Stagefrightened Google, Samsung to push out monthly Android fixes

Android phone image by Bloomua, courtesy of Shutterstock

Stagefright is a nasty security hole in Android that can be triggered by a booby-trapped multimedia file – the sort of content that can be delivered via an MMS message.

And the fact that Android’s default SMS/MMS apps are set up to download content automatically as soon as messages arrive has scared Samsung and Google into announcing that they’ll push monthly security updates for Androids.

Samsung and Google announced the new monthly updates on Wednesday, the same day that mobile security firm Zimperium’s Joshua Drake took the stage at the Black Hat security conference to explain how some 950 million Android phones could be trojanized by receiving a rigged message.

As Paul Ducklin explained it last week when news of Stagefright first broke, the default SMS/MMS apps in Android 4.4 (KitKat) and 5.x (Lollipop) are Messaging and Hangouts respectively, and their default configuration is to download MMS content in the background as soon as messages arrive.

Many nowadays favor more current messaging systems on their devices, like WhatsApp, Snapchat or Instagram, so a reminder of what MMS is – the acronym stands for Multimedia Messaging System – might be in order.

As its name implies, it’s like SMS but it also handles multimedia such as videos, sounds, and pictures.

At any rate, it sounds as though you’re in good shape if you happen to own a Nexus Android phone and if your carrier doesn’t get bogged down in wrapping its own software around the fix.

From Google’s announcement on Wednesday:

Nexus devices have always been among the first Android devices to receive platform and security updates. From this week on, Nexus devices will receive regular [over-the-air] updates each month focused on security, in addition to the usual platform updates. The first security update of this kind began rolling out today, Wednesday August 5th, to Nexus 4, Nexus 5, Nexus 6, Nexus 7, Nexus 9, Nexus 10, and Nexus Player. This security update contains fixes for issues in bulletins provided to partners through July 2015, including fixes for the libStageFright issues. At the same time, the fixes will be released to the public via the Android Open Source Project. Nexus devices will continue to receive major updates for at least two years and security patches for the longer of three years from initial availability or 18 months from last sale of the device via the Google Store.

That still leaves a long list of vulnerable Android phones, however: Zimperium listed 10 other vendors in its post about Stagefright.

Samsung Mobile is on that list.

Samsung said on Wednesday that it has fast-tracked security updates for Galaxy devices in light of Stagefright and is working with carriers and partners on those updates.

Stagefright has also spurred Samsung to adopt a monthly update cycle:

Samsung Electronics will implement a new Android security update process that fast tracks the security patches over the air when security vulnerabilities are uncovered. These security updates will take place regularly about once per month.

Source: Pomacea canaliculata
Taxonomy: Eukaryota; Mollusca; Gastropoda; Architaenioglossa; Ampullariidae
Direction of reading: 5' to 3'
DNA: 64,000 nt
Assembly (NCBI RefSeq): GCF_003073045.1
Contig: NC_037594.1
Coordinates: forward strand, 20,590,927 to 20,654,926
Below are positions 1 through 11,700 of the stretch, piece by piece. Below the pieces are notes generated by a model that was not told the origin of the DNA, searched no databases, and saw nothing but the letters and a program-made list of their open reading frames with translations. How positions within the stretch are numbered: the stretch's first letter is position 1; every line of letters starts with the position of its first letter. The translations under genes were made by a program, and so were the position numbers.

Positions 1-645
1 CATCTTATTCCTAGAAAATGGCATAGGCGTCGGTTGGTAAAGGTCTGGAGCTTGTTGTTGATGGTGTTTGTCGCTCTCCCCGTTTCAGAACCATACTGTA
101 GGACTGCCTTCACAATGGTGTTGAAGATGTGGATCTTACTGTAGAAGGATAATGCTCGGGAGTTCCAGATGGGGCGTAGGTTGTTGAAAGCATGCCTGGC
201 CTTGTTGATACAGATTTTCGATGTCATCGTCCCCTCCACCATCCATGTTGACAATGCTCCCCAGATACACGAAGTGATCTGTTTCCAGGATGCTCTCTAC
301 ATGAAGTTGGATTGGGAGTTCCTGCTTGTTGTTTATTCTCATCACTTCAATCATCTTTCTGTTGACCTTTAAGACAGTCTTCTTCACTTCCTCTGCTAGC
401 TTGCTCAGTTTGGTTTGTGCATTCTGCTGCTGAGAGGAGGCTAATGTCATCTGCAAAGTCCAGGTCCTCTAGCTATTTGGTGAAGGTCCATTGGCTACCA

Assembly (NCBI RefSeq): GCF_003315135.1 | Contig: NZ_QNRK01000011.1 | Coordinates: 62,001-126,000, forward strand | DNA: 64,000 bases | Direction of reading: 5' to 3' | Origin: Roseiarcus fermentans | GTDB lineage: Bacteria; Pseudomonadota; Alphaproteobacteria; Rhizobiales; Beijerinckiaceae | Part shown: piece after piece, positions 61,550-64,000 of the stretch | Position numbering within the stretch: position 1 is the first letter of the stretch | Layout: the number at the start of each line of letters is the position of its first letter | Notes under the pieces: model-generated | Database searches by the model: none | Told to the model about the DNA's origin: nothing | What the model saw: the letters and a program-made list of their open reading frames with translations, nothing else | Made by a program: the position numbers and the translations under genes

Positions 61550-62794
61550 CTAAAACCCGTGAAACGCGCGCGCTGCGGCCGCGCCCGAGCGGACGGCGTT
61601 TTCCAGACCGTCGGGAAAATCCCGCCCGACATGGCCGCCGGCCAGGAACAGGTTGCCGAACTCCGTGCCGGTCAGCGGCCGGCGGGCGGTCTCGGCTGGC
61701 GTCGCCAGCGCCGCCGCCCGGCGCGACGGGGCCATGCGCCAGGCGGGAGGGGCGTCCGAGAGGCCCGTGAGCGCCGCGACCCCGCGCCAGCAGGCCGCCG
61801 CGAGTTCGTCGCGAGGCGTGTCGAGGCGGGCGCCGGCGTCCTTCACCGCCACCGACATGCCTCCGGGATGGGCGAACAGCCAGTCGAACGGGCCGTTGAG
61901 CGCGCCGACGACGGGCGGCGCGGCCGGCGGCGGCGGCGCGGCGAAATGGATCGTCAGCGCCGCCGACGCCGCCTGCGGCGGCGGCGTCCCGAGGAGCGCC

Samsung promised more details about specific models and said that timelines for release of the fixes will be out soon.

But while Google and Samsung might be on the fast track with fixes, some of the phone carriers seem to be traveling on stagecoaches whose wheels have gotten stuck in the mud.

As of Wednesday, Sprint was set to start pushing out updates to the Nexus 5 and Nexus 6, as well as Galaxy S6, S6 Edge, S5 and Note Edge devices.

But T-Mobile, for one, couldn’t even give me a good guess as to when it’s going to push out updates.

This is how we get the mud puddle where vendors and carriers get stuck: vendors use Android along with their own software, and Google has left it to the vendors to get updates out to users.

That could put Android users in the position or getting a fix for a known vulnerability months late, if they ever get it at all, because Samsung or T-Mobile or fill-in-the-blank vendor or carrier just couldn’t get its act together.

So while Samsung and Google are now intent on adopting a regular update cycle (meaning that they should always have a chance to get a fix out within the next month), that still leaves many of us at the end of the Google-vendor-carrier string, waiting for updates to trickle down.

The good news about Stagefright is that, as far as Zimperium’s Drake can see, there are no attacks in the wild.

(Yet, and only as far as one researcher can see.)

As well, as Google lead engineer Adrian Ludwig told NPR, about 90% of Android devices are protected with a technology called ASLR, short for Address Space Layout Randomization.

ASLR generally makes buffer overflow and related vulnerabilities much harder, though not impossible, for attackers to exploit.

That’s a bit of a comfort, but it’s short of a fix.

While we wait for fixes to trickle down from our respective phone vendors and carriers, there are things we can do to lessen our risk, as we outlined last week.

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